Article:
Venkataraman said...

"Taaro raam hrudaya mein..baahar kyun bhatke..." Which Ram does Kabir refer here? Mythological Ram or someone else? I dont know where I am. You are right in pointing out my state. I am here and there. Waiting to see things clearly..

Satyam Gambhir said...

Definitely not the mythological Ram. The term, may be, is used so that we can relate to it easily. However, i m more concerned about DevDutt fellow here.
He might be great in implementing stories to businesses, I have seen him on youtube bullshitting in the name of mythology.

What i want to share is, ppl like him try to connect the sythetic dots and squeeze out interesting stories to tell, which are quite fascinating and attractive. The best part is, they themselves are convinced that whatever lesson they want to convey are just the way it is.

Worst part, such people also invent stories in the name of mythology which are convincing enough that proves their point of view/lessons. This takes away the clarity and larger picture.

Now you can connect Mythology with Mathematics or Biology or chemistry or whatever synthetic dots around.. and say how beautifully these dots connect to get a meaning out of the connections. All in all, everything can be connected...

We all have questions on mythology, zillions of them!!! But this guy hasn't answered any of them, just convinced us that Mythology is not to be questioned, but only understood... Irrational and non-logical

Venkataraman said...

While the fluid nature of mythology lends itself to various interpretations, having read Devdutt's works, I wouldn't totally agree on your comments. Only someone who has a shallow knowledge can simply superimpose his view points. Not an erudite like Devdutt with his intellectual energy! I say this having read his works and seen some glimpses of his amazing knowledge..i have nothing to gain from praising him, lest u have any doubts..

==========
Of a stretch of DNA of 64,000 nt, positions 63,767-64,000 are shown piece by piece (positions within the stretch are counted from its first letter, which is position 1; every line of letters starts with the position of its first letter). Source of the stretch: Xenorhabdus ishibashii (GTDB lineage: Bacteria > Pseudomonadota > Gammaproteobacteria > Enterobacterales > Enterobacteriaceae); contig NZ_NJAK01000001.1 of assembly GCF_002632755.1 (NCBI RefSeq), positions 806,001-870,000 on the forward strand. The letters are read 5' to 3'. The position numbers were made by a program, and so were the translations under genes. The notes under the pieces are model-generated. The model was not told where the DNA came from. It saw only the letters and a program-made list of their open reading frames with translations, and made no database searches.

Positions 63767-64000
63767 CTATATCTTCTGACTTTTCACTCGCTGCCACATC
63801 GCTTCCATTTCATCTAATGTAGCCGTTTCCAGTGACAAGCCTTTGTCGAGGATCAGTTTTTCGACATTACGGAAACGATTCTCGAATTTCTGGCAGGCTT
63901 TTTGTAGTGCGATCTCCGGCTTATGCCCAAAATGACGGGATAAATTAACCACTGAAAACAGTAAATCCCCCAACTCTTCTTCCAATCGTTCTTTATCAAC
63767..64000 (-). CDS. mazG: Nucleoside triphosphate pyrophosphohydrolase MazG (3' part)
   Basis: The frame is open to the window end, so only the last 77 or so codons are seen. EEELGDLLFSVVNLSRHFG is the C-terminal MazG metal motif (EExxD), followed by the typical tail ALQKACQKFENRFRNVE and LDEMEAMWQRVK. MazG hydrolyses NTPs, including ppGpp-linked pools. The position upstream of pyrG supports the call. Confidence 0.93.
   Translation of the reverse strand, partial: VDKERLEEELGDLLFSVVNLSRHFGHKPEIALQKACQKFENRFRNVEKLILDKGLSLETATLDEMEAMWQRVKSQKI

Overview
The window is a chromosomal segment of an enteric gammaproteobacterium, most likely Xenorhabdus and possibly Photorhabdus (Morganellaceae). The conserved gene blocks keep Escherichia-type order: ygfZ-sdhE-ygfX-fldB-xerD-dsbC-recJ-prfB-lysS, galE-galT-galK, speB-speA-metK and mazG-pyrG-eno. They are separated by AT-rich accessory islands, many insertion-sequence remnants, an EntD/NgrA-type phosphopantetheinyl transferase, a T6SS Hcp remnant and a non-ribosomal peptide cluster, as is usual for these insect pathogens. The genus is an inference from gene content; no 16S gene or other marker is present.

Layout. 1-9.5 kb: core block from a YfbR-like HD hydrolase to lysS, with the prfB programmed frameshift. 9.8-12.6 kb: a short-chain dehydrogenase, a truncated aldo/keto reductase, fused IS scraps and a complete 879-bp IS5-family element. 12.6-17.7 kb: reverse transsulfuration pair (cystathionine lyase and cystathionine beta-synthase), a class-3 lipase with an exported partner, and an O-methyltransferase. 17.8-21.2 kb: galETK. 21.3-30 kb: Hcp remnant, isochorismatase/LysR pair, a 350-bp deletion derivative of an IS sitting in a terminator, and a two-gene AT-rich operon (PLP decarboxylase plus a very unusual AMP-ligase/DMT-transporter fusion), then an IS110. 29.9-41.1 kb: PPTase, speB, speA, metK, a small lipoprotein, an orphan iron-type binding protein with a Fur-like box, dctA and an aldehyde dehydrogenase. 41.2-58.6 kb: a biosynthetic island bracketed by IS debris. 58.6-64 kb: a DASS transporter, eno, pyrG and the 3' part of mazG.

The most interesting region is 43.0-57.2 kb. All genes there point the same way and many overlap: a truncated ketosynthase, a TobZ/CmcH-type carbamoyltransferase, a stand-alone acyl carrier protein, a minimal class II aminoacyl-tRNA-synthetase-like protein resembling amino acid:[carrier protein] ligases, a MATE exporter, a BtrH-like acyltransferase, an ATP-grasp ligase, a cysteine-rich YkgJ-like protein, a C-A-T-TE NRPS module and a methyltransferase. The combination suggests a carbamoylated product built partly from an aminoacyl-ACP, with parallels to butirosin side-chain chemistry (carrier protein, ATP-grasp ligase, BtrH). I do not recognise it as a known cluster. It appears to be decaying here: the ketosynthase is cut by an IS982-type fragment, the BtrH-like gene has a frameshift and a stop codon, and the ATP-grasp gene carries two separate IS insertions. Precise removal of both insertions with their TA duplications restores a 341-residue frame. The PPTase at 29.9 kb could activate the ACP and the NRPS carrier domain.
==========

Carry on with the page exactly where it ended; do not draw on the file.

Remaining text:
Satyam Gambhir said...

lol... the best part is - "he knows Vishnu's secrets; all 7 of them!!"

rofl.. he alse knows "Shiva's secret; by chance they are also 7 in number".

Venky, there is no difference between faith and blind faith.. both have no rational thoughts behind them. You are too carried away in the 7 secrets and convinced. Flow along with his intellectual energy, and only find yourself lost; cant say closer to away from God!

Or I am to benefit by slagging him? Just asking you to use your own brain, rather than following some one else's. He is happy making money by printing secrets that he only knows...

PS: I am discussing all this coz u have mentioned Kabir in your Blogpost. I cannot be against mythology.. and I am not for it.. Had he been alive, would have been disappointed reading this :P

Venkataraman said...

Its precisely for this reason I mentioned Kabir towards the end. While we appreciate the beauty, art etc. of our ancestors, if we begin to get serious, we might want to question everything..God included..However, I am not learned enough to criticize somebody on his work. I am not writing this to sound politically correct. These are my honest observations. So I leave it at this..

Satyam Gambhir said...

and yet completely political! :)

one of those secrets of venky!

Sashikala said...

I am hearing to a new concept of math in mythology through this book review...seems to be an interesting one...